GNC

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#10
illuminati37411 said:
When in college in 1984 I had a very strange French professor who dropped heavy hints that he was the Count de St. Germain, and he really did a good job of it too.
There was a French bloke called Richard Chanfray who claimed to be the Count, and even went on TV in 1972 to turn lead into gold using a camping stove to prove it. Wasn't the same man was it?
 
A

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#11
I am just wondering about dropping heavy hints.......

Zo...my new leetle stewdents (note the duck's flawless french accent!)...I waz, 'ow you say, 'oping zat ewe mite noteece zat I, your professor magnifique, am ze...hee hawee 'on (french laff) looking quite good fer ma age..Non? Well, ma leetle amis...regardez le pic de le comte de st.germaine et comparez avec moi! Stunning? Non...Anyway, lesson for today....(le nudge nudge, ze wink wink ). :D

Actually, joking aside, can you do an on line check to see if your prof is still there and what his b'day might be?
 

illuminati37411

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#12
Immortality!!

gncxx: Yes, I've seen that guy's pic, I think it was in the FT article, but he's not my prof. Actually that guy didn't even really look like the pics of the count. My prof looked about in his late 40's when I knew him. No wrinkles but balding,& facially he was a dead ringer for that famous engraving.

Gadaffi: :D LOL!! Your hilarious monologue is not that far off! As I said, I was very gullible. But, sigh, for immortality. I have since met a couple of other ladies who ran into the Immortal Count, (I hear he lunches at Books A Million on occasion) and one even knew his birthday!! He told her (she was into astrology) that he was born in 1920 which would make him in his 80's now. I think he is still alive and well altho I haven't seen him in about 10 or 15 years.
 

illuminati37411

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#13
MaxMolyneux said:
I heard Olives can help you live longer

Perhaps the Immortal Count de Saint Germain eats olives, if he eats anything, that is. There is a book out now too about foods to eat to look young, which stresses lots of salmon. Start now, Molyneux, don't wait until the wrinkles set in!
 
A

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#14
Cheers. That explains why us scandies look so young - Salmon (shame about the aging effects of booze, baccy and so forth) :lol:
 

Mythopoeika

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#15
I believe Shangri-La has been found, although it's pretty much a desert region now (I saw a documentary a while ago on telly which was very interesting).
That said, I don't think the fountain of everlasting youth has been found - it may have dried up. :(
However - you never know - it might be rediscovered one day, and we can find out whether the legend was true.
 

plusk

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#16
I got a book by mail order from one of these occult bokshops which advertise in the back of the FT. It gave a series of five excercises which, if performed daily, would roll back the years and make you young again. As an encouragement it said that after just 10 days people would start saying to you "you look younger".

So I did the excercises for 10 days and - I'm not making this up - 3 separate people came up to me and said "you're looking younger".

Being a lazy overweight slob I then gave up.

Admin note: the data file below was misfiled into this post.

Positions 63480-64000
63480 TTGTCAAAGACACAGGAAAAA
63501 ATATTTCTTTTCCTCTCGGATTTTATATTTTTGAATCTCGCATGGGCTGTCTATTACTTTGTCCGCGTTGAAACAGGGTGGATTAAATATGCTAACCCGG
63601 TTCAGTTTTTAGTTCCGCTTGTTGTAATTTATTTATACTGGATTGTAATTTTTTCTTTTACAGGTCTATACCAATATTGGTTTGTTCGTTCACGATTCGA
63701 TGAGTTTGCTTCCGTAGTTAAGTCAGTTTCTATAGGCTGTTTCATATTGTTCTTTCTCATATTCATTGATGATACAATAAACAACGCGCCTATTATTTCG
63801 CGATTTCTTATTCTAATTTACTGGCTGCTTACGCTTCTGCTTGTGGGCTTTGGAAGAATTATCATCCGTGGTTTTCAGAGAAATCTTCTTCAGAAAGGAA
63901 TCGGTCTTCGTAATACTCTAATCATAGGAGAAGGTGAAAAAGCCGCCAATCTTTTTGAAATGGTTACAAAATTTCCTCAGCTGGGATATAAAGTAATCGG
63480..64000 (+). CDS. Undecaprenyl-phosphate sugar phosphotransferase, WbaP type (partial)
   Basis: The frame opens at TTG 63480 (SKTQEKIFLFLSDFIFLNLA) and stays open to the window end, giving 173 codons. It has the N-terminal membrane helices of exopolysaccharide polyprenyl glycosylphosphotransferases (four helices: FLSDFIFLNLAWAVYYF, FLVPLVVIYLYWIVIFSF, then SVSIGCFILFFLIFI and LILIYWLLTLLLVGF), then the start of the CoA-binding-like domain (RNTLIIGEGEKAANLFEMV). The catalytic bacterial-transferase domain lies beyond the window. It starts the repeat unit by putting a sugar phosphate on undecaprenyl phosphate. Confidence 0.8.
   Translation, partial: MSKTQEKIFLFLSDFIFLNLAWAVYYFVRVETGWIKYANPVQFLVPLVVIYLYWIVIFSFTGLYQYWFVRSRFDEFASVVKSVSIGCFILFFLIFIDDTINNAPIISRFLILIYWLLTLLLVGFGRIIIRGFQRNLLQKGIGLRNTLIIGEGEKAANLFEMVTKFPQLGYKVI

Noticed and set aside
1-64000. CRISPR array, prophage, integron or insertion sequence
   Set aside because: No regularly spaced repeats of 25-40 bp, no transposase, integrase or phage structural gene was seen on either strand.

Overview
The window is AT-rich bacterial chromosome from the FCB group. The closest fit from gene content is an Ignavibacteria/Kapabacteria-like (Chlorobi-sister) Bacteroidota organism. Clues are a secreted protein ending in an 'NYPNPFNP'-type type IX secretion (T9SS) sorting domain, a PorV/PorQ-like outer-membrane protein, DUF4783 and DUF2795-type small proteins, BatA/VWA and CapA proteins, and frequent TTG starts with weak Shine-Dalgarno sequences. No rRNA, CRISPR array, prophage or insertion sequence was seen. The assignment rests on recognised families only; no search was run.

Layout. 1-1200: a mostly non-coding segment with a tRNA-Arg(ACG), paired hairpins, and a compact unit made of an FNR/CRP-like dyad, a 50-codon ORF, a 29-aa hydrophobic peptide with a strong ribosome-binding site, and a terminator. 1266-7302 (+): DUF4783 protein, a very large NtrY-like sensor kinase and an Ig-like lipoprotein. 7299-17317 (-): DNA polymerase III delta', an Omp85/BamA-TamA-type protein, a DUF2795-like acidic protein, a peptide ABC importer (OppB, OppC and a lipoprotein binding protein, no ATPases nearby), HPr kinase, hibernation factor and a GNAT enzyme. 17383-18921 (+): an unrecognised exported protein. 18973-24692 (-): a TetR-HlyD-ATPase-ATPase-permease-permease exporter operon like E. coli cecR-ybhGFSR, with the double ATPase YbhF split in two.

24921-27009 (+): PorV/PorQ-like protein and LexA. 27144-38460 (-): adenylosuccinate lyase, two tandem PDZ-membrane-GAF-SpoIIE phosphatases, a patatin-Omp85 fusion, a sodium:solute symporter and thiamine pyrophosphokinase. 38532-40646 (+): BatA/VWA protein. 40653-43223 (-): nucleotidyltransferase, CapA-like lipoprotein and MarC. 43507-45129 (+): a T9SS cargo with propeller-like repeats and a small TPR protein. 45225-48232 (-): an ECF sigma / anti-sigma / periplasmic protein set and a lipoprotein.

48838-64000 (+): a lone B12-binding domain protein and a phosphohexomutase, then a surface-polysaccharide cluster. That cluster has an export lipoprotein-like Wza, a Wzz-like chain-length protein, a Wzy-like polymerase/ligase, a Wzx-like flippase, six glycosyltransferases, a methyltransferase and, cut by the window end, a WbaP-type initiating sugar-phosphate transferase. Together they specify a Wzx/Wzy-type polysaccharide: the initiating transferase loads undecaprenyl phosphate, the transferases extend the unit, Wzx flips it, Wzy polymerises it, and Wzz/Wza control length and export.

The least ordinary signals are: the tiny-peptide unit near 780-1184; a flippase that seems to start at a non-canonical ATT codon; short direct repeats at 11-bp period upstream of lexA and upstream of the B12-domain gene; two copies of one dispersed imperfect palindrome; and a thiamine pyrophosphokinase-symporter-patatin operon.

Memo to self>> must try this again.
 

Mythopoeika

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#17
plusk said:
I got a book by mail order from one of these occult bokshops which advertise in the back of the FT. It gave a series of five excercises which, if performed daily, would roll back the years and make you young again. As an encouragement it said that after just 10 days people would start saying to you "you look younger".

So I did the excercises for 10 days and - I'm not making this up - 3 separate people came up to me and said "you're looking younger".

Being a lazy overweight slob I then gave up.

Memo to self>> must try this again.
Can you tell us what the name of this book is, please?
 

plusk

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#18
>> Goes to book shelf where he knows the book has been for years<< It's not there. Sigh!.

Remembers that it's called something like "5 Tibetan Secrets of health and Immortality".

>> Googles above. It does not come up but a Thorson's e-book called "5 Chinese Secrets... " comes up. From reading the blurb it's the same book.
Unfortunately you have to pay to download it and I can't find a free version on the web.

Will now get into a tizz and spend the next two days ransacking the house looking for the original book.
 

nissemus

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#19
Is it The Ancient Secret of the Fountain of Youth? Here's an extract from one of the reviews of that book at amazon.com:
There are five Tibetan rites. The first is just swinging around like an idiot. The second one is where you are just lying down and you raise your legs while touching your chin to you chest. The next rite is where you just arch your back. The fourth is when you position yourself so you look like a table. And the fifth is where you alternate looking like a "V" and and then looking like a cobra. Takes about 5 minutes. Do each 3 times. If you can't do any, don't worry. People who can hardly move are able to do so eventually. Add 1 repitition a week and build up to 21 repitions. This can take as little as 10 to 20 minutes. And that's it!
 

plusk

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#20
Yep,

That's exacly it nissy! And in fact although it is book length, that review sums it up in a nutshell - you hardly need any more information.